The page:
Negotiations hit hurdle over costs of Allegheny County policing East Pittsburgh, North Braddock |

Negotiations hit hurdle over costs of Allegheny County policing East Pittsburgh, North Braddock

Natasha Lindstrom
Nate Smallwood | Tribune-Review
East Pittsburgh police officers congregate outside of an East Pittsburgh Borough Council meeting on Tuesday, Aug. 21, 2018.

Allegheny County Police officials estimate that taking over local police operations in East Pittsburgh and North Braddock would cost a combined $2 million — more than either municipality says it can afford, officials said Thursday.

The cash-strapped boroughs have been negotiating with county officials for months about disbanding their police departments , with talks intensifying following the June 19 fatal police shooting of unarmed 17-year-old Antwon Rose by East Pittsburgh police Officer Michael Rosfeld.

“While we are not going to get into details of private conversations, our discussions with North Braddock and East Pittsburgh were good, positive ones,” Allegheny County Police Superintendent Coleman McDonough said in a statement. “That being said, at this time, we have been unable to arrive at a number that made sense for both county and the municipal taxpayers.”

East Pittsburgh Mayor Louis Payne and North Braddock Council President John Vahosky both said they still are hopeful the county will reconsider their proposals — including a potential “regionalized” police force that could provide protection to both boroughs, and perhaps extend to more neighboring communities.

“We need help. Our little municipalities, we’re all basically in the same situation. Our resources are down, we’ve got a limited tax base, poor community, and there’s not that much that we could do,” Vahosky said. “We thought this would be a no-brainer for the county, to be the local police of both boroughs being so close to one another.”

But Payne and Vahosky also balked at the cost estimates the county put on the table.

The county estimated it would cost $800,000 annuallly to take over policing for East Pittsburgh, and $1.2 million for North Braddock.

“We offered $300,000, and they said it would take almost $800,000,” Payne said. “It’s too much. It’s 75 percent of our (annual municipal) budget.”

Vahosky said the county rejected the idea of a single contract for both municipalities, citing a shortage of personnel. The $1.2 million amount is more than double North Braddock’s $550,000 budget for its current police department, which includes 10 part-time officers and a full-time chief.

“If we had $1.2 million, we sure as heck wouldn’t be talking to the county. We wouldn’t even need the county. We would be able to do this ourselves,” Vahosky said. “We figured, hey, two municipalities that are side by side, joined at the hip, we could have scraped up between both of us the $1 million figure for the county, but they didn’t think, I guess, that was feasible and they turned both of us down.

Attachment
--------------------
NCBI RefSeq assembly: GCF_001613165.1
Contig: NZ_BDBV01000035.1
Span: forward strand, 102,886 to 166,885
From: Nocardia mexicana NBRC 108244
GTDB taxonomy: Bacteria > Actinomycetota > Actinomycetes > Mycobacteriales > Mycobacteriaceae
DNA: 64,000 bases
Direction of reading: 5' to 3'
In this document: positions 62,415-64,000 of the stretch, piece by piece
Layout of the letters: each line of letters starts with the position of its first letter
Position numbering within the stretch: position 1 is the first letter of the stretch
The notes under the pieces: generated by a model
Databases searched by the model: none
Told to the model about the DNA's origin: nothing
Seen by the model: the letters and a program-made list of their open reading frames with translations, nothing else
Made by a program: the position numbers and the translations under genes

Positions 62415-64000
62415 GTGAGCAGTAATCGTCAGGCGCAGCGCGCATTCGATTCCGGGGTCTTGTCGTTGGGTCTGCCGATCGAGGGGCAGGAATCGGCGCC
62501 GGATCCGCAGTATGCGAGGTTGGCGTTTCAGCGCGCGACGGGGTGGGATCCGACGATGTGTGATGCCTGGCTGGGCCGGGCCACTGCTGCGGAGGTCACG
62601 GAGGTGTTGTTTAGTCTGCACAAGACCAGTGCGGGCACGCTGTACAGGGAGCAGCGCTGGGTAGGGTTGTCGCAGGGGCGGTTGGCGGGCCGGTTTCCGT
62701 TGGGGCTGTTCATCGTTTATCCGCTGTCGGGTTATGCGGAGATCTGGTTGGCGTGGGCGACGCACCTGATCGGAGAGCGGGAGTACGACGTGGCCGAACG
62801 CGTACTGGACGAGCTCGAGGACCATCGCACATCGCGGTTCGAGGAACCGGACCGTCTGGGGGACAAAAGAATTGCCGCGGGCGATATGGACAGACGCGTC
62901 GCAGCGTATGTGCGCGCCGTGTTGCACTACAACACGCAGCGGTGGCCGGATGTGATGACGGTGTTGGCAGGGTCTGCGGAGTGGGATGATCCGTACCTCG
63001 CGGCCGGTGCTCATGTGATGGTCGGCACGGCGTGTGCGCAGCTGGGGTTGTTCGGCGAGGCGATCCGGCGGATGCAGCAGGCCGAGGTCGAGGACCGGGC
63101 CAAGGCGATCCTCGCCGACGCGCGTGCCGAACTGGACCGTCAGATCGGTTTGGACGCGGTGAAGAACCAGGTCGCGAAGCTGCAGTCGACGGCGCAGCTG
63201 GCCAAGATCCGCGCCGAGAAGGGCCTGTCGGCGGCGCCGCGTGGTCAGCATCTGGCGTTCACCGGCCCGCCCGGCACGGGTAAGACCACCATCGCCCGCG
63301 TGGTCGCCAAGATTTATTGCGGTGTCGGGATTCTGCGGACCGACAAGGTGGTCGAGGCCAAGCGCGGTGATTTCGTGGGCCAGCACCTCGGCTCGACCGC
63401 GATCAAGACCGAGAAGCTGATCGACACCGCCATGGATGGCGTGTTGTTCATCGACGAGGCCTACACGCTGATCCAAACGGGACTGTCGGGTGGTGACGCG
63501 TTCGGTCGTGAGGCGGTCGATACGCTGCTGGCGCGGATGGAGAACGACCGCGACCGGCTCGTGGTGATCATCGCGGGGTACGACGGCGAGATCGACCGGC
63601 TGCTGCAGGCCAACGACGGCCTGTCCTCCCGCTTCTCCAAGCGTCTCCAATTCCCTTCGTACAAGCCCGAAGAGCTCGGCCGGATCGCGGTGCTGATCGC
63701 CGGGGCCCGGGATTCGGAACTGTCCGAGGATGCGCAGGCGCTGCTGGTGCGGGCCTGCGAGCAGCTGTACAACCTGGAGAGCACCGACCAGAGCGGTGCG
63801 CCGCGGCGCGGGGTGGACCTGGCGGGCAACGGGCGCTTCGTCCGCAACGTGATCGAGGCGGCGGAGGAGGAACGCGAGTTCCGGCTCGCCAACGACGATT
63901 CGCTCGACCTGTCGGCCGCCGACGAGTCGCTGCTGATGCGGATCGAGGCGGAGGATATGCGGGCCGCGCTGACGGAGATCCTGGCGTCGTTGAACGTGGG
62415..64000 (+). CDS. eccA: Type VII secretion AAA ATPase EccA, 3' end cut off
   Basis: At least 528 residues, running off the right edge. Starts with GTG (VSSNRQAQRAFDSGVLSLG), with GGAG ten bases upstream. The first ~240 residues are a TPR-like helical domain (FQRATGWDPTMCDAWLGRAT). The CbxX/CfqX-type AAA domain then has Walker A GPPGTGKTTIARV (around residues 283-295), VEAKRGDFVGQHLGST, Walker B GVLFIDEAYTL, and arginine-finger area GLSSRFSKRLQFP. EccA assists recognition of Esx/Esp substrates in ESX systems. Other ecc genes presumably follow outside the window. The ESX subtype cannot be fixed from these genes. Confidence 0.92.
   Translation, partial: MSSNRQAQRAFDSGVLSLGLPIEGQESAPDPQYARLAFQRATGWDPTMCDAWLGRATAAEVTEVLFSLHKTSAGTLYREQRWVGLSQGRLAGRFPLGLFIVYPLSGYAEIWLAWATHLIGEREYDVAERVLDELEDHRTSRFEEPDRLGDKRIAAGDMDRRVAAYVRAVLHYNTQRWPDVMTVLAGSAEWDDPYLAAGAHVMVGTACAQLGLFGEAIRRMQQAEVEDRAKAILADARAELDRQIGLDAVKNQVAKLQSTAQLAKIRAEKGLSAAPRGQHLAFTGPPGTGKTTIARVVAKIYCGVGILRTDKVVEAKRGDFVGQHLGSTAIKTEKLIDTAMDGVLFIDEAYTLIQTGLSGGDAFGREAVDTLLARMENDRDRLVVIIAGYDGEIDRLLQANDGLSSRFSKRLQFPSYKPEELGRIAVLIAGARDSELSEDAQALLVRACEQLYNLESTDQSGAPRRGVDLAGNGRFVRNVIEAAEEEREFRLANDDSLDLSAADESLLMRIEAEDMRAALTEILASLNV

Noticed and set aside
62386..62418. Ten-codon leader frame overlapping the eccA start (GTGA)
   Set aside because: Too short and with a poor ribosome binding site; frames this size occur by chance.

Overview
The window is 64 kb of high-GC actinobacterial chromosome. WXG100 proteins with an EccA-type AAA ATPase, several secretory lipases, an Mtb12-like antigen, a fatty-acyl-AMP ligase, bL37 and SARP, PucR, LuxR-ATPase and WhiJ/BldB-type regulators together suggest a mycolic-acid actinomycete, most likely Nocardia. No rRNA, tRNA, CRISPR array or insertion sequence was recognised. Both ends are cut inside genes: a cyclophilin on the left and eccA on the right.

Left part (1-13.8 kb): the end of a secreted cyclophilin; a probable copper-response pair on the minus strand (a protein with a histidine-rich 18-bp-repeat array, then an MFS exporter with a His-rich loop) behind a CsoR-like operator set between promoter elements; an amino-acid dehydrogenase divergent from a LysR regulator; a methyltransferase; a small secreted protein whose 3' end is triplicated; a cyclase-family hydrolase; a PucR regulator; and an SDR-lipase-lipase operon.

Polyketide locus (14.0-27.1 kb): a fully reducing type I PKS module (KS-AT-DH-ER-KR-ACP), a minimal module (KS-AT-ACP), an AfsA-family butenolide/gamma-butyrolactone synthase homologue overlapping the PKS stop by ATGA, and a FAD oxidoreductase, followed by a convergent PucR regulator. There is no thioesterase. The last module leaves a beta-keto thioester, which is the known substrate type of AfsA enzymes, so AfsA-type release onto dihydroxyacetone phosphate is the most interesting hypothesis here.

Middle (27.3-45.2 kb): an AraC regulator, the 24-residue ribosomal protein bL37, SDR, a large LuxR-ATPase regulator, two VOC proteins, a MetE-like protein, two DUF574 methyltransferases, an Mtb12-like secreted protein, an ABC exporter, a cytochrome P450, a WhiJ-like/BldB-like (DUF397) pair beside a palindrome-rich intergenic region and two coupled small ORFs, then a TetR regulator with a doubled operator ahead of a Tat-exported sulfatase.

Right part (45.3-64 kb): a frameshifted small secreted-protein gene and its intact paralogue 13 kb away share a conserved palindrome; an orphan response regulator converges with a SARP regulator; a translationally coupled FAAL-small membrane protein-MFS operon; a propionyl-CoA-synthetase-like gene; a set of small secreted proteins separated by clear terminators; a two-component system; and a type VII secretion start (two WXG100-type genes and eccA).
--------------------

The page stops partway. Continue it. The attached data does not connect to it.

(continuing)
“I’m hoping the county would at some point reconsider and make things work.”

The county’s policing estimates are higher in part because they pay their officers significantly more — on average, about $90,000 a year.

East Pittsburgh and North Braddock each pay their part-time officers $15 an hour.

“(The county) said it was more an issue with staffing than it was costs; they just don’t have the people. The county does not have the officers to take us right now,” Payne said. “If the county can’t even get enough police officers and they’re paying them 50 percent more than us, how are we supposed to get them interested?”

Payne said East Pittsburgh, which is down to five part-time police officers, next will try to get one or more nearby municipalities to “band together and put our resources together” to come up a higher amount to offer the county.

Separately, county police have provided police services for the nearby borough of Wilmerding under a contract signed in 2016. That small municipality at the time agreed to pay the county $250,000 the first year and increases of 3 percent the following years plus a portion of fines and fees.

The talks with county officials are far from over, according to Payne, who hopes to secure support from at least one more municipality by the end of the year.

“We’re still negotiating,” Payne said.

The latest hurdle became apparent last week, when borough managers for East Pittsburgh and North Braddock each received phone calls from the county informing them that officials had been unable to agree on a cost.

Payne assured residents that East Pittsburgh will not dissolve its police force without new police protection in place. Turning to state police would be a “last resort,” Payne said.

“They’re understaffed, too, and their response time would be too long,” Payne said.

Vahosky recalled one of the first meetings during which he met with county officials about the policing issue in June.

When asked when he’d want the transition to happen, Vahosky recalled replying, “How about tomorrow?”

“And everybody kind of chuckled, but we were serious, because we figure the sooner, the better,” Vahosky said. “We want to get it rolling, and I was disappointed … we’re not putting all of our eggs in one basket, but we were sincerely hoping that something with the county would have been able to materialize.

“Twenty years ago, they talked about regionalizing police forces, and we thought this would be a great start.”

Natasha Lindstrom is a Tribune-Review staff writer. You can contact Natasha at 412-380-8514, [email protected] or via Twitter @NewsNatasha.

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